Alan Hollinghurst dropped from Booker shortlist
Former winner Alan Hollinghurst, who won the Booker in 2004 with The Line of Beauty, and was also one of the favourites to win this year's Man Booker Prize, has surprisingly not made the shortlist. Check out the ones who made the cut.Updated: Sep 07, 2011 05:39 IST
Former winner Alan Hollinghurst, who won the Booker in 2004 with The Line of Beauty, was among those who missed the cut, despite having been considered the second-favourite.
Julian Barnes remains the favourite to win Britain's prestigious Booker Prize for literature after his "The Sense of an Ending" was nominated on the shortlist announced Tuesday.
Debut novelists Stephen Kelman and A. D. Miller are also among the six finalists, made up of four Britons and two Canadians. They were chosen from a longlist of 13.
Barnes, 65, has been shortlisted three times before for "Flaubert's Parrot" (1984), "England, England" (1998) and "Arthur and George" (2005).
The three other Britons on the shortlist are Kelman, for "Pigeon English", Miller, for "Snowdrops", and Carol Birch, for her novel "Jamrach's Menagerie".
The two Canadian nominees are Patrick deWitt, for "The Sisters Brothers", and Esi Edugyan, shortlisted for "Half Blood Blues".
One of the highest-profile awards in English language literature, the £50,000 ($80,700, 56,700 euros) annual Booker Prize is awarded for the best work of fiction by an author from the Commonwealth or the Republic of Ireland.
Contenders must have been published in the past year and originally written in English. The prize all but guarantees an upsurge in book sales and worldwide readership.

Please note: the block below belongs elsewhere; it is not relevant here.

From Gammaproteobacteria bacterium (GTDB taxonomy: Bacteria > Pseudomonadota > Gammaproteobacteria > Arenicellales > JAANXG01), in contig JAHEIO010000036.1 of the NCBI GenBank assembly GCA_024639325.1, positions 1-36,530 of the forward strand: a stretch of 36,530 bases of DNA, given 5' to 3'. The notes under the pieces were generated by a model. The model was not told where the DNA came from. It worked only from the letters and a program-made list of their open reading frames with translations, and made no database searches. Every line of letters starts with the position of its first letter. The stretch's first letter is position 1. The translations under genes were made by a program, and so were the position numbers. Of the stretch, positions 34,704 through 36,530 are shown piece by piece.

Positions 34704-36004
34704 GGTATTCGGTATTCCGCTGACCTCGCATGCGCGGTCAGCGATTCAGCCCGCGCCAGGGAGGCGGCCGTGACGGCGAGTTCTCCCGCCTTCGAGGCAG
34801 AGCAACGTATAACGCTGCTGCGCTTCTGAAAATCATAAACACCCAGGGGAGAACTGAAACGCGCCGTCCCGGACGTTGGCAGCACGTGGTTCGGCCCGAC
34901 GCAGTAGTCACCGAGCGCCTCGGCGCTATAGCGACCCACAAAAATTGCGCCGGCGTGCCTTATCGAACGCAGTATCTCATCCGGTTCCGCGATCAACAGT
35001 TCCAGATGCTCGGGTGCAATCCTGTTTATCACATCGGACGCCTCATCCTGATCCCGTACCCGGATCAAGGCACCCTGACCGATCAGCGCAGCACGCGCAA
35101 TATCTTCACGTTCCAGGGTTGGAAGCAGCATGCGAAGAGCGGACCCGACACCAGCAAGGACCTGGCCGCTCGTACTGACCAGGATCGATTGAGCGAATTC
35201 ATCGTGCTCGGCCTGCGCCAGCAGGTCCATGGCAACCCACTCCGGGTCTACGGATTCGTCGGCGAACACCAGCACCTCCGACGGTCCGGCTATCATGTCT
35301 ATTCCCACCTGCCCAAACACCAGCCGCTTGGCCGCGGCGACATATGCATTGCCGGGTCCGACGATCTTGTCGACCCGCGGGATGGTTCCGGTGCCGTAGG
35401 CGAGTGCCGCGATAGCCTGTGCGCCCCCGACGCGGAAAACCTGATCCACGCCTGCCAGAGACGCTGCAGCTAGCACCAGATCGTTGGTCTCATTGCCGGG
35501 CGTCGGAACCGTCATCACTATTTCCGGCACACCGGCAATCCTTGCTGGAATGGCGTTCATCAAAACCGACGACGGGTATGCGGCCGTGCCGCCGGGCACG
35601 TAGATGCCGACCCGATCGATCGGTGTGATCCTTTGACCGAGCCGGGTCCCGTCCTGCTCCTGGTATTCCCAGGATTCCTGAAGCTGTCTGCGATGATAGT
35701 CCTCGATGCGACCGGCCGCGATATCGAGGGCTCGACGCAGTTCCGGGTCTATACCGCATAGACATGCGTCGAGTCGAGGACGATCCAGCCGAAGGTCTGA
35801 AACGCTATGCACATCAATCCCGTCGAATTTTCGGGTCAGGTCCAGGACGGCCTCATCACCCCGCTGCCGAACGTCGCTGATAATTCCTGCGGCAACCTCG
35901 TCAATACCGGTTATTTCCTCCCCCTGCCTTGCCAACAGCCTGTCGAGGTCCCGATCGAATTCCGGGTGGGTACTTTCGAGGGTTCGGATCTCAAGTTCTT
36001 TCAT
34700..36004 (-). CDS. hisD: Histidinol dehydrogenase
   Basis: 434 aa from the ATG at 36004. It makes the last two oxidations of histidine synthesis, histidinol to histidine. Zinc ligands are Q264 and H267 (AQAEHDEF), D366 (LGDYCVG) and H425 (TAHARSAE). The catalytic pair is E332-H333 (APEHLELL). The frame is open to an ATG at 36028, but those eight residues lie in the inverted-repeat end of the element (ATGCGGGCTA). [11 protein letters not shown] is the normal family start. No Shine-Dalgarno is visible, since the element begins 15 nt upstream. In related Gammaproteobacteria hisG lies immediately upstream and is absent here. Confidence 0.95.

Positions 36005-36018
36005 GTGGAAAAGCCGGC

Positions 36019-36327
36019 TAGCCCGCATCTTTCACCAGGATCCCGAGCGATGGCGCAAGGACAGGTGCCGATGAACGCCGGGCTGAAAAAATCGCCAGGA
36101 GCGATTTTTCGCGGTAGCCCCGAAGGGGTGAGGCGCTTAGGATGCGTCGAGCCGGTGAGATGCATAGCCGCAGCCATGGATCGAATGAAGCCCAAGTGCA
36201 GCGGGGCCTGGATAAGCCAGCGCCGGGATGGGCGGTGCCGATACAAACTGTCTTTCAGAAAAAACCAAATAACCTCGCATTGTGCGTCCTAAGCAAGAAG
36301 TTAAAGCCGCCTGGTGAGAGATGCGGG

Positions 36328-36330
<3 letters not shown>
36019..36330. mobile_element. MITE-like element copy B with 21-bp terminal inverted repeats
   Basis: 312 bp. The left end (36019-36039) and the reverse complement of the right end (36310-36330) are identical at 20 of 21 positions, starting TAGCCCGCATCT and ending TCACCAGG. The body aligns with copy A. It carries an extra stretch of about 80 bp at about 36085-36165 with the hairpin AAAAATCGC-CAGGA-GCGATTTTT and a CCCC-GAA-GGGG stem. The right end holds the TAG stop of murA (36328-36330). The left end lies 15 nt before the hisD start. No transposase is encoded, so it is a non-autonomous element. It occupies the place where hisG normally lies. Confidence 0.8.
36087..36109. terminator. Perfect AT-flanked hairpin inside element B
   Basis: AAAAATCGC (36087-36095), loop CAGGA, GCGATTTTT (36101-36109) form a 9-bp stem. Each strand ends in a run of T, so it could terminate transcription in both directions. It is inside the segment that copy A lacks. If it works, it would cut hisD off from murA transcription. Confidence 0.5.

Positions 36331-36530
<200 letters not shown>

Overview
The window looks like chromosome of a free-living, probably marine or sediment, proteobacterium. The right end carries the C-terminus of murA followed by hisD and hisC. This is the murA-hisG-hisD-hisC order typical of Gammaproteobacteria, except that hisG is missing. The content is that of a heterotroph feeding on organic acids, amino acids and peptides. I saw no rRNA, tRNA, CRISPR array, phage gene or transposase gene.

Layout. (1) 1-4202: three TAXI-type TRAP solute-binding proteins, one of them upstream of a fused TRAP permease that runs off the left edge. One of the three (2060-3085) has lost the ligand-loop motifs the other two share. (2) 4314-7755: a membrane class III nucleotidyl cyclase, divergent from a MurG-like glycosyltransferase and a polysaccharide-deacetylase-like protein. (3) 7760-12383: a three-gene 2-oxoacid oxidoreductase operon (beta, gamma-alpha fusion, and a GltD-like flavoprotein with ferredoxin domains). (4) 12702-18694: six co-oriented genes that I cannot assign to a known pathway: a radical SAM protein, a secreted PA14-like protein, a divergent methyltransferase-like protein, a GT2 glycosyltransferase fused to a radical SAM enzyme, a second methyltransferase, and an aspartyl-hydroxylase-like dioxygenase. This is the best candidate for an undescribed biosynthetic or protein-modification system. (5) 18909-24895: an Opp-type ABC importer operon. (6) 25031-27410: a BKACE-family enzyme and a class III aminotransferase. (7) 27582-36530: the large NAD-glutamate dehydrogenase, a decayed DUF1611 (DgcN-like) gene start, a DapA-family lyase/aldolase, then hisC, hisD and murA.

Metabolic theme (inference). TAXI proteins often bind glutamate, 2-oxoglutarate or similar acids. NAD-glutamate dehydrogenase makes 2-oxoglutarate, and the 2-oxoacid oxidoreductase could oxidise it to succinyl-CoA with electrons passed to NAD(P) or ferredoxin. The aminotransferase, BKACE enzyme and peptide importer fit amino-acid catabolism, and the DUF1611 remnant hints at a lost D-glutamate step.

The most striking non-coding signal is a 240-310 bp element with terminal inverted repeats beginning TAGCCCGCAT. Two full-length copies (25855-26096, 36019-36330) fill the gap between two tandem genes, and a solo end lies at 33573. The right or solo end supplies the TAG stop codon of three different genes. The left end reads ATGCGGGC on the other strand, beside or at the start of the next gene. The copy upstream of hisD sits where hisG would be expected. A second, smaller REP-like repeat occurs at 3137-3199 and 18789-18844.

Stella Rimington, the former director-general of Britain's MI5 domestic security agency and an author herself, is chairing the panel of five judges.
"Inevitably it was hard to whittle down the longlist to six titles," she said.
"We were sorry to lose some great books. But when push came to shove, we quickly agreed that these six very different titles were the best."
Last year's prize was won by Howard Jacobson for "The Finkler Question", which has sold more than 250,000 copies in Britain.
The winner will be announced on October 18 at a dinner at London's Guildhall.
Betting chains have Barnes as their favourite, followed by Birch and Miller, with the Canadians the outsiders.
"Literary punters believe this is the year the Booker judges will finally reward Julian Barnes," said Graham Sharpe, spokesman for betting firm William Hill.
Shortlist for the 2011 Booker Prize:
-- The Sense of an Ending by Julian Barnes
-- Jamrach's Menagerie by Carol Birch
-- The Sisters Brothers by Patrick deWitt
-- Half Blood Blues by Esi Edugyan
-- Pigeon English by Stephen Kelman
-- Snowdrops by A. D. Miller